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Minneapolis Millers

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[edit] Team History

The Minneapolis Millers were the first minor league team based in Minneapolis, MN. They began play in the 1884 Northwestern League and immediately developed a long-standing rivalry with the clubs from St. Paul, MN. They later were mainstays of the Western League from 1894 through 1900. Despite losing one game in 1896 to St. Paul by a 41-8 score, the team won their first Western pennant that year, led by the pitching of Bill Hutchison and the hitting of Perry Werden, a Miller leader of the decade. The team fell drastically, winning less than 35% of its games in both 1897 and 1898. In 1899 they bounced back and led the Western League in wins but lost the pennant, which was decided on the basis of winning percentage.

When the Western League became the American League in 1900, the Millers finished dead last. Werden led the league in doubles, slugging and homers, but he got little support. The team returned to the Western League in 1901.

In 1902 the Millers joined the new American Association and continued to play there through 1960. The Millers were highly successful, winning nine pennants and never finishing last. From 1896 to 1955, the club played its home games in Nicollet Park. In 1913, a second team played in the same park, but in the Northern League; it is known as both the Millers and the Minneapolis Bronchos and was a farm team of the AA's Millers. After one unsuccessful season, that team became the Fargo-Moorhead Graingrowers. In 1956, the team moved to a new ballpark, Metropolitan Stadium in Bloomington, MN. The Washington Senators moved to Minnesota for the 1961 season to become the Minnesota Twins, and the Millers ceased operation, as did the neighboring St. Paul Saints. There was a fierce rivalry between the two teams, with a tradition of playing each other in holiday doubleheaders in which the first game would be played in one city in the morning, and the second in the other in the afternoon.

Ted Williams played for the Millers in 1938 winning a Triple Crown, and in 1951, Willie Mays, Hoyt Wilhelm and Ray Dandridge were members of the club. Also appearing for the Millers in their AA period were Rube Waddell, Gavvy Cravath, Zack Wheat, Monte Irvin, Jimmy Collins, Orlando Cepeda and Carl Yastrzemski. Minor league stars to appear after Werden included Joe Hauser, Buzz Arlett, Nick Cullop, Spencer Harris and Dave Altizer.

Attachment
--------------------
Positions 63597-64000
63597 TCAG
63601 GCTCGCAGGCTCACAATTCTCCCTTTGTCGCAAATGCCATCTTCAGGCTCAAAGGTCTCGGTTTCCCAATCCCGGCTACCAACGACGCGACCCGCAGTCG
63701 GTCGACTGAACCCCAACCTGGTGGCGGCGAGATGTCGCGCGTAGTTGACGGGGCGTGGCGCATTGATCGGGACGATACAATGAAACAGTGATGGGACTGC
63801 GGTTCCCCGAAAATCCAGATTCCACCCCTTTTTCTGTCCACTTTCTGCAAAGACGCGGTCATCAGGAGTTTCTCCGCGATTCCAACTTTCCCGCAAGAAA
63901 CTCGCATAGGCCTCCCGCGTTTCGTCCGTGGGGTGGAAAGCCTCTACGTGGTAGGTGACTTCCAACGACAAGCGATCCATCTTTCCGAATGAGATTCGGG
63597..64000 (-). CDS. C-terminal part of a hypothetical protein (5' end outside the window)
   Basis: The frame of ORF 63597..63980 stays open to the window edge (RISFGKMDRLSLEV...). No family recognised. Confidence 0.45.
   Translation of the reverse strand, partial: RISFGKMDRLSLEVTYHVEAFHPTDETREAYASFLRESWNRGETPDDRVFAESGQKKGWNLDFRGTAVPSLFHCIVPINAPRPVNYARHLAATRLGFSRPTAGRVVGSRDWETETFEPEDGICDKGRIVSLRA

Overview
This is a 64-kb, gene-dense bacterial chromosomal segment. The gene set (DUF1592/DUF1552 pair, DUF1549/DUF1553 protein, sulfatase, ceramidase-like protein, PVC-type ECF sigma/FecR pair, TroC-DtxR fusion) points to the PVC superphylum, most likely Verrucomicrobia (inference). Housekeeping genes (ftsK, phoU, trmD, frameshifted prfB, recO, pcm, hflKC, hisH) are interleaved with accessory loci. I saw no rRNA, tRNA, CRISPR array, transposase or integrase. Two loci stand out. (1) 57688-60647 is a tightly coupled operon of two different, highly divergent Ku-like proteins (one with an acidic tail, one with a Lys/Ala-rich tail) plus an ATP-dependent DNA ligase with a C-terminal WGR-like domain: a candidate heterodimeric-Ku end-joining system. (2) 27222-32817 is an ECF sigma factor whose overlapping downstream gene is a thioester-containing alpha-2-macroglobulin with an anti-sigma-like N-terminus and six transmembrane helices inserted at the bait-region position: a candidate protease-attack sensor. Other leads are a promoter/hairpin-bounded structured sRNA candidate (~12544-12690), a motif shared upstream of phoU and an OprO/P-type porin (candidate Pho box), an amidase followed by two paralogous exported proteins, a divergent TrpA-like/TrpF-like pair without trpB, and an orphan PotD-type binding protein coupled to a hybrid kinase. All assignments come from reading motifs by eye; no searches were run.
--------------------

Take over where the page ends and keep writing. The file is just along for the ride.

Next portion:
In 1994 the name was briefly resurrected and used by a professional team in the newly-created Great Central League. Managed by former Boston Red Sox star George Scott, the team played at Parade Stadium within the confines of the Minneapolis Sculpture Garden. Led by outfielders Boo Moore and Ray Moon and pitchers Jeff Gregg, Brian Heil and Eric Lovedahl, the Millers finished the regular season in 3rd place in the team's sole year of existence.

Sources: The Western League by W.C. Madden and Patrick Stewart, The American Association by Bill O'Neal

[edit] Year-by-Year Record

Year Record Finish Manager Playoffs
1884 30-42 6th Benjamin Tuthill Several teams disbanded causing a second season
7-4 2nd Benjamin Tuthill Team disbanded, ending second season
1886 36-42 5th Edward Whitcomb none
1887 54-65 5th Robert Foster none
1888 28-52 -- Al Gooding / James Powell Sold franchise to Davenport from Central Interstate League,
playing last game August 18
1889 66-56 3rd Samuel Morton / Emory Hengle none
1890 80-43 2nd Tim Hurst none
1891 52-47 -- William Harrington Team disbanded August 20
1894 61-68 4th John Barnes (minors) none
1895 64-59 4th John Barnes (minors) none
1896 89-47 1st Walt Wilmot League Champs
1897 43-95 6th Walt Wilmot none
1898 48-92 7th Walt Wilmot none
1899 76-50 2nd Walt Wilmot none
1900 53-86 8th Walt Wilmot none
1901 56-62 6th Jack Glasscock / Beall none
1902 54-86 6th Walt Wilmot none
1903 50-91 7th Walt Wilmot / George Yeager none
1904 78-67 4th Bill Watkins none
1905 88-62 3rd Bill Watkins none
1906 79-66 3rd Mike Kelley none